Click on ‘visit’ button under the video and it will take you to the facebook app. Try it out for yourself.

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iPods, Youtube and Self Reflection

Digital Media and Self Reflection

After my countless degree changes, I found myself doing a Journalism and communications post grad degree. I am now finding this position slightly problematic as have never done journalism in the past yet assumed I would be good at it.

My delusion was shattered when I was faced with writing a hard news story, which also meant facing grueling research and interviews. I had no f&%$ idea how do interview people, despite reading the theory behind it, because clearly you have to interview people to know how to interview people. So I did. And I sucked. My questions went something like this;

“So would you say that the new mental health care center is inappropriate because it’s not exclusively for mental health, like I mean, because alcohol abuse patients have to share amenities or because …um it’s such a big centre with many floors and …um patients don’t feel comfortable or what would you say is the…. problem with the new center or how is it worse than community centers? …um.”

Epic fail.
I’m probably on the level of this chick:

So how is this connected to digital technology? Well, the main reason I could reflect upon this monstrosity of a question above, was taping the interview and playing it back afterwards with an iPod touch. I do realize that tape recorders were around long before iPods but the difference is the package. The difference is the ease with which I am able to record audio files and mess around with them using iTunes. Three, four years ago I would have had to go out and buy a tape recorder if I wanted to use one for an interview. The odds are I wouldn’t have bothered.

But with an iPod touch I get it all. I get to surf the net and do my journo research online if I want to, I get to listen to calming music while I’m freaking out about the due date, I get to record my hideous retarded interviewing, and acknowledge it via playback in iTunes. Most importantly by listening to myself I get to improve the way I conduct interviews in the future, oh and of course there’s that tiny benefit of having the interviewee’s answers on hand for quotes.

Similarly video blogging is a great way to self reflect (in other words to see how your nose twitches when you want to emphasize a point, or how one of your eyes becomes oddly squinty when you smile, or how you say uuumm, every ummm second ummm word).

I do video blogs for my university and seeing myself from an observer’s point of view has been really interesting.

1. I get to see the way I naturally speak.
2. I get to sort my thoughts out and make my mind clearer by scrutinizing whether what I’m talking about actually makes sense.

I’m going to attach one of my video posts, just for shits and giggles (try not to cringe or die of boredom).

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Writing Digital Resumes

There is so much written about the art of resume writing. How to make it sound good, how to emphasize the good and tuck the bad under the carpet. Which verbs are the most effective, which ones are not. What duties to describe, how to phrase achievements and boast without boasting. Whether to provide references/date of birth/extra curricular activities or hide them to avoid bias from the interviewer. Blah blah.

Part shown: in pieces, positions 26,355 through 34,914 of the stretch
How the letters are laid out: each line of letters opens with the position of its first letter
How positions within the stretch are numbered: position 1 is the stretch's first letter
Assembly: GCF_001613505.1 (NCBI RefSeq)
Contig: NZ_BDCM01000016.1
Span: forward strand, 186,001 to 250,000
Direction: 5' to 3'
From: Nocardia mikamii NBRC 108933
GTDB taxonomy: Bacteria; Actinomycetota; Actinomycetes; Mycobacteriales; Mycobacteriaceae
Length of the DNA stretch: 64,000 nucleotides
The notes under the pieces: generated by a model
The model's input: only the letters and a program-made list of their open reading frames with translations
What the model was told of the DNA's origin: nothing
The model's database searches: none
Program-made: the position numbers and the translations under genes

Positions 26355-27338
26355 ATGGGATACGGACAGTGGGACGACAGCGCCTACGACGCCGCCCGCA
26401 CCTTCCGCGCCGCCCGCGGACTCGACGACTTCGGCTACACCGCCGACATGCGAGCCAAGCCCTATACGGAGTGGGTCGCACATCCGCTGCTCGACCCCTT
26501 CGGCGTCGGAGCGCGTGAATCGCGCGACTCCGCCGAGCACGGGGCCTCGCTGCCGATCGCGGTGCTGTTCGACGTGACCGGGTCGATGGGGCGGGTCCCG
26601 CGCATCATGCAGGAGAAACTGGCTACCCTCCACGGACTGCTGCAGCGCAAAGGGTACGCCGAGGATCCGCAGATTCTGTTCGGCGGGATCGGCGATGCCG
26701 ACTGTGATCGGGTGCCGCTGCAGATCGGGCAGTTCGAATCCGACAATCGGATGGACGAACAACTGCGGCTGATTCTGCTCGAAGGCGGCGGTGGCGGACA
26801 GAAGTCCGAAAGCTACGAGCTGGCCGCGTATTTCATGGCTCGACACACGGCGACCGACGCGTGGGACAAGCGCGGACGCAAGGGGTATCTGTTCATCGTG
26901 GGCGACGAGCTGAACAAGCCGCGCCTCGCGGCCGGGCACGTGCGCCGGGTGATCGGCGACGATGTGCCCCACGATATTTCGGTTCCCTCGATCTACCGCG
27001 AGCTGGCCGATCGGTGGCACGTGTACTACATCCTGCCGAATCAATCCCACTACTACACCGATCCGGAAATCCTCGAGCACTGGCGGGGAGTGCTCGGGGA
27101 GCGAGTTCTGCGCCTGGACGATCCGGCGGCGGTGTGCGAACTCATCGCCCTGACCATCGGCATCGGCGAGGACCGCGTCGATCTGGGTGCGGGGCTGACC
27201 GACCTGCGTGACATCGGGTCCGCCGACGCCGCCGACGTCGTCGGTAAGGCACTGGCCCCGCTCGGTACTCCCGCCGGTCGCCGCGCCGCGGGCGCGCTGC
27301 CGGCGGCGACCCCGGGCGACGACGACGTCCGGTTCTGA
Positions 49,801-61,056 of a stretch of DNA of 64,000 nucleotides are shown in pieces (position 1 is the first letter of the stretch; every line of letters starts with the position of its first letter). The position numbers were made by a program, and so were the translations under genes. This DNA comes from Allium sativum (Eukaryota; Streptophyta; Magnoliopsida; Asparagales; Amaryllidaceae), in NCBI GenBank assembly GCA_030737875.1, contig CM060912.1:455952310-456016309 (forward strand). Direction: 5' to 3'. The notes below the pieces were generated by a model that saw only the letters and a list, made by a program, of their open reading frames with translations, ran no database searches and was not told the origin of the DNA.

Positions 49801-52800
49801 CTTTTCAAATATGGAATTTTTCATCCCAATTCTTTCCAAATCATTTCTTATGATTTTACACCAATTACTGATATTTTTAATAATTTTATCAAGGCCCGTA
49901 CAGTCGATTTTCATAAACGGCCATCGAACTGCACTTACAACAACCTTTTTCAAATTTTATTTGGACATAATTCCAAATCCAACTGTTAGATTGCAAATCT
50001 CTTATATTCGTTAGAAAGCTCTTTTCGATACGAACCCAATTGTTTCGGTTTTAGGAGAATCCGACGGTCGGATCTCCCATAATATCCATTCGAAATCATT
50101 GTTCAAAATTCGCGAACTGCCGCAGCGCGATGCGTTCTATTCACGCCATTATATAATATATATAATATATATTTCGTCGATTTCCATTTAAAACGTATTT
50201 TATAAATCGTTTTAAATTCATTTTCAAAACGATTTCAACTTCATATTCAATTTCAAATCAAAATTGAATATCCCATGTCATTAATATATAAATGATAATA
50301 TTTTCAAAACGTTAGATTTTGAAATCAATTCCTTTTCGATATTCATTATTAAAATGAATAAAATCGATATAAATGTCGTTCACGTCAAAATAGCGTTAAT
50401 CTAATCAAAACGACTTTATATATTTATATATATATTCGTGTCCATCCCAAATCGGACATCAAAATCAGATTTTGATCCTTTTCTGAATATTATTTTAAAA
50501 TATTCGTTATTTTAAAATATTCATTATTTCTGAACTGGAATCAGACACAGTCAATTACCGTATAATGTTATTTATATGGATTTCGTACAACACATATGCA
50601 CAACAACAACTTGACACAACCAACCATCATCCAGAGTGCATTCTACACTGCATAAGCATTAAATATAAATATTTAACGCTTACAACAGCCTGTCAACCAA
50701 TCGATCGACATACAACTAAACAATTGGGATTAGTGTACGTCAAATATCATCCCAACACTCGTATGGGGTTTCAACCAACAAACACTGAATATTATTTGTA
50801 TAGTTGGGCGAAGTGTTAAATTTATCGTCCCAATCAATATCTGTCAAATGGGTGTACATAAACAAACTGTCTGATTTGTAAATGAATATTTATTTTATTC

What no one seems to get told about now, is that the most awesomest pedantically written resume will result in zilch if the writer of the said resume has a shitty facebook page or an inappropriate Twitter account. For example a seemingly able female psychiatrist didn’t get a job after the recruitment agent saw indecent photos of her on facebook (here’s the article). Fast Company even offers you tips on how to sensor your social media when you’re job hunting…just in case.

Think I’m exaggerating? Think again:

Because that is what’s going to be looked at by employers now and in the future. Hell it might even become a compulsory slot in the application process “please provide fb and twitter account details”. So just as in all other areas of our lives its time to adapt and innovate, especially as users of digital.

This guy agrees with me:

To counterbalance the horror of social media self censoring you can spice up your resume with the joy of digital creativity.

I get particularly twitchy and irritable when I have to write a really dry application for anything (probably because I’ve applied to so so many random things in my life). That’s led me to stop giving a f*_*k  start being creatively free.

For example in my application to the Peace Conference of the Youth in Japan, I decided to push interactivity.

In other words I did what I do in my blog posts (and what countless websites do) and attached a heap of hyperlinks to illustrate what I’m talking about. It is possible that my application will thrown out in disgust because I dared to do something unexpected and disturbingly different to the application instructions. But I figured I have the right to some creativity after having to suffer the torture of application questions like,

“What are your main interests under the present social situation?  Why?”

I mean, c’mon, WHAT DOES THAT EVEN MEAN?

Anyway as I toiling away, writing, finding examples and hyperlinking them into the text, I realized that I was having fun. I was also reaching out to the people who will (hopefully) read my application, in a way that made my application more relevant and alive to them. I was giving them more reasons to keep reading by  engaging them on a deeper level.

If I had more time I would have made a YouTube video to include in that application. Just to make it clear, I exist, this is who I am, these are my passions and skills.

Think about it. It’s the perfect way to sell yourself. You have all the control. You can edit, do a 1000 takes until you get it right. The same with the text. Unlimited attempts. Hyperlink this, double check relevance. Delete or retain. So simple.

To conclude:

  1. Use social media responsibly
  2. Innovate your resume

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Twitter-Where Art Thou?